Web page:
The Trump administration will speed up the deployment of hundreds of officers on the southern border of the United States and will dramatically expand a policy of returning migrants seeking asylum to Mexico, Department of Homeland Security Secretary Kirstjen Nielsen said on Monday.
The U.S. Customs and Border Protection agency first announced the redeployment of 750 officers to process a surge of migrant families entering the United States last week.
In a written statement, Nielsen said she had ordered CBP Commissioner Kevin McAleenan to undertake “emergency surge operations” and immediately speed up the reassignment.
CBP also has the authority to raise the number of redeployed personnel past 750, and will notify Nielsen if they plan to reassign more than 2,000 officers.
The agency will also “immediately expand” a policy to return Central American migrants to Mexico as they wait for their asylum claims to be heard by “hundreds of additional migrants per day above current rates,” Nielsen said.
That would be a dramatic expansion of the policy, dubbed the Migrant Protection Protocols, put in place in January. As of March 26, approximately 370 migrants had been returned to Mexico, a Mexican official told Reuters last week.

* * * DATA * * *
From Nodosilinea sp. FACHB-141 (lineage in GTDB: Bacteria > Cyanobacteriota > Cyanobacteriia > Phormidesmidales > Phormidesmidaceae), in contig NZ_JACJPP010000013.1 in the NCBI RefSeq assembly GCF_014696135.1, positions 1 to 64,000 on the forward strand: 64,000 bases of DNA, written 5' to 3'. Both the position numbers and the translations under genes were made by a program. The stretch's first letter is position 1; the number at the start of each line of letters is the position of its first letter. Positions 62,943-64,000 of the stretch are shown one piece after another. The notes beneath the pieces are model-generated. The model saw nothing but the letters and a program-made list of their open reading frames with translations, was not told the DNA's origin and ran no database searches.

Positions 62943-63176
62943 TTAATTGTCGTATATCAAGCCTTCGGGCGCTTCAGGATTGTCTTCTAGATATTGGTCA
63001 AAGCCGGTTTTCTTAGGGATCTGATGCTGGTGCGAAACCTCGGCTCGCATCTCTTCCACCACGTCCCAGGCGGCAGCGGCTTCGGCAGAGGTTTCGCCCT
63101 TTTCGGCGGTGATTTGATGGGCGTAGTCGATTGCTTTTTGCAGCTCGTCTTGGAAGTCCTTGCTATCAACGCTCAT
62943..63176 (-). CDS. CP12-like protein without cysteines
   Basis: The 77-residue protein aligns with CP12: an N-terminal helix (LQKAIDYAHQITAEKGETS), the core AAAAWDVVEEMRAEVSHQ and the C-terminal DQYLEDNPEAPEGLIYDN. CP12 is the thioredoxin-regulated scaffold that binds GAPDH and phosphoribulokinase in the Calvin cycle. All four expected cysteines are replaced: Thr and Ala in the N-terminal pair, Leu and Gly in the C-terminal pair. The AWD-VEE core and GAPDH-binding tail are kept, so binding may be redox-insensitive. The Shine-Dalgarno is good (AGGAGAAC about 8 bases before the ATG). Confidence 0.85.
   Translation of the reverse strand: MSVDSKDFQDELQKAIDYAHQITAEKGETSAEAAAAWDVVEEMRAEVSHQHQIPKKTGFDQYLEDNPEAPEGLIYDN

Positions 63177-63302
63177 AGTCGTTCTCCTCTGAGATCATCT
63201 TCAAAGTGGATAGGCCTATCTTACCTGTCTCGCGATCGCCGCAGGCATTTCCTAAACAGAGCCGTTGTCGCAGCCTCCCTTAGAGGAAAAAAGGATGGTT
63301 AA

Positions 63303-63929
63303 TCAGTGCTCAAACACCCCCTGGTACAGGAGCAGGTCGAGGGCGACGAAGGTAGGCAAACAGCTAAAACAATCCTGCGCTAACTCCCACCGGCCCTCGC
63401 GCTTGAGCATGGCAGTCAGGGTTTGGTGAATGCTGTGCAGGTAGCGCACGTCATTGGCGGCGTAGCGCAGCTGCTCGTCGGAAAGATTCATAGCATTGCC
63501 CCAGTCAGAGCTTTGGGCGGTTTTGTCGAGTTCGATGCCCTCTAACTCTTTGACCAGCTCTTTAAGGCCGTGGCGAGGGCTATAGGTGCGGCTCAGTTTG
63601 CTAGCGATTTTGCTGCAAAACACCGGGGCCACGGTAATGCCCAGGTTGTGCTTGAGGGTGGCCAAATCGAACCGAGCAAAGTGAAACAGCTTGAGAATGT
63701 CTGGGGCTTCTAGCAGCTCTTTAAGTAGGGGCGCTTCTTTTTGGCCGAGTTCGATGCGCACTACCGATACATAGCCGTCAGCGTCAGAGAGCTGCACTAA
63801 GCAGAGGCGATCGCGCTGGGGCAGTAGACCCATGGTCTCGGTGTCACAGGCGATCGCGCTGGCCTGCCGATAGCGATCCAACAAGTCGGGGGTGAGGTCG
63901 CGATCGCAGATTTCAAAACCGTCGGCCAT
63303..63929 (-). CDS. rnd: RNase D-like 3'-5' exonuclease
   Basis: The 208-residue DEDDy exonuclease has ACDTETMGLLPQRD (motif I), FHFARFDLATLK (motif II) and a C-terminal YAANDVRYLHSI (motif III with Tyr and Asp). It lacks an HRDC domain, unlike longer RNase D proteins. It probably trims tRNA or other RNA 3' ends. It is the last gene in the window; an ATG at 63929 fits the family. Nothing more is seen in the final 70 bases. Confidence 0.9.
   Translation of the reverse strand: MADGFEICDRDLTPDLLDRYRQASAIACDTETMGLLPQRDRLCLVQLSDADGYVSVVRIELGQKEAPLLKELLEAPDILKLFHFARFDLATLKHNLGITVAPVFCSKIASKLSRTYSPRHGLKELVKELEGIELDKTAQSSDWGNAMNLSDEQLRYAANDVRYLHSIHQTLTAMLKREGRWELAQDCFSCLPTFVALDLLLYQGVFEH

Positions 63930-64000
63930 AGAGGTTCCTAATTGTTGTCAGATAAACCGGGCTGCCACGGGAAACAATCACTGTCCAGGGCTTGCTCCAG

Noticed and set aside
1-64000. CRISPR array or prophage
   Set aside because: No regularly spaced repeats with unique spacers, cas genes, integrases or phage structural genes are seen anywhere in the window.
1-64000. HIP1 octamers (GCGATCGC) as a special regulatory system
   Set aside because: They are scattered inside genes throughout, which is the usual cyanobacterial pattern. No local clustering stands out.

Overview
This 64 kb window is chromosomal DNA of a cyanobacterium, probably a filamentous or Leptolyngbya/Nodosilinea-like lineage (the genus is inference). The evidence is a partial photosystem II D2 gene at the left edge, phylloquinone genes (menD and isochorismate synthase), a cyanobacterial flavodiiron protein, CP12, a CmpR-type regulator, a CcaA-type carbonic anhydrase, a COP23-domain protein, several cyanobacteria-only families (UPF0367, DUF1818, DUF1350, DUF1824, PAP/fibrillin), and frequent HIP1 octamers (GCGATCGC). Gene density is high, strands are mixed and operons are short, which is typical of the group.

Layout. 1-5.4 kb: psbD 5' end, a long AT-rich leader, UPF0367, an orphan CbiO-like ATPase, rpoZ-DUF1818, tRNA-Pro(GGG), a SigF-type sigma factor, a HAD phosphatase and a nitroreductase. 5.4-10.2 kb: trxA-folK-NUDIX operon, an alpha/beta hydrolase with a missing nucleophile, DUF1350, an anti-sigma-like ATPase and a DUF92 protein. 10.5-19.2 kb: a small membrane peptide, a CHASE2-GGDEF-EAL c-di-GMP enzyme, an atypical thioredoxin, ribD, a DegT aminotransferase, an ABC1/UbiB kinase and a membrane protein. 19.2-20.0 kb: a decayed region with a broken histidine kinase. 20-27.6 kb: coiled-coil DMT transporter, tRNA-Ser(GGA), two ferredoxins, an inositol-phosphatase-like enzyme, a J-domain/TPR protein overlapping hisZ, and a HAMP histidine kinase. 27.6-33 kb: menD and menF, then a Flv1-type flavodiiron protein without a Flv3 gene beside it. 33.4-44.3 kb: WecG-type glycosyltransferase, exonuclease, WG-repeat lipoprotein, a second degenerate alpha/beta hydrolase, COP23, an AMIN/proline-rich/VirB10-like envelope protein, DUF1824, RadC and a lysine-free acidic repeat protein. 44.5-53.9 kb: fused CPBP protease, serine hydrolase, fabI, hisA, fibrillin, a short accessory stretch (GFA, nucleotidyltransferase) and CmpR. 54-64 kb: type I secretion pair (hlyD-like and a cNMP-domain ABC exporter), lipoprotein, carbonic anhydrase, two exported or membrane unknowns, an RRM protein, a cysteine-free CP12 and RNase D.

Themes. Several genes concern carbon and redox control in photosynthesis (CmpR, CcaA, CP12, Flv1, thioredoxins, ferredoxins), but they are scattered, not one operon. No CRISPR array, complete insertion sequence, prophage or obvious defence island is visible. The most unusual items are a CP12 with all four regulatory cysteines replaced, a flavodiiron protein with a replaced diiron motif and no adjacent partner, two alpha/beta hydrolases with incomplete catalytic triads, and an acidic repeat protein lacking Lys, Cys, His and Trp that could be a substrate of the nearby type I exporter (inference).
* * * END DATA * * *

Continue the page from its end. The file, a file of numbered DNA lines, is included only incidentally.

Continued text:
Asked about the numbers, a DHS spokeswoman declined to confirm them and said the policy “is still in the early stages of implementation.”
The policy is aimed at curbing the flow of mostly Central American migrants trying to enter the United States. Trump administration officials say a system that allows asylum seekers to remain in the country for years while waiting for their cases to move through a backlogged immigration court system encourages illegal immigration.
The American Civil Liberties Union and other groups sued the Trump administration over the policy, claiming it violates U.S. law.
But following a March 22 hearing on whether the program should be halted, U.S. District Judge Richard Seeborg in San Francisco ordered both sides to submit further briefing on the question of whether or not the California court has jurisdiction to preside over the case, likely prolonging any decision on the policy.
(Reporting by Yeganeh Torbati; Editing by Grant McCool and Meredith Mazzilli)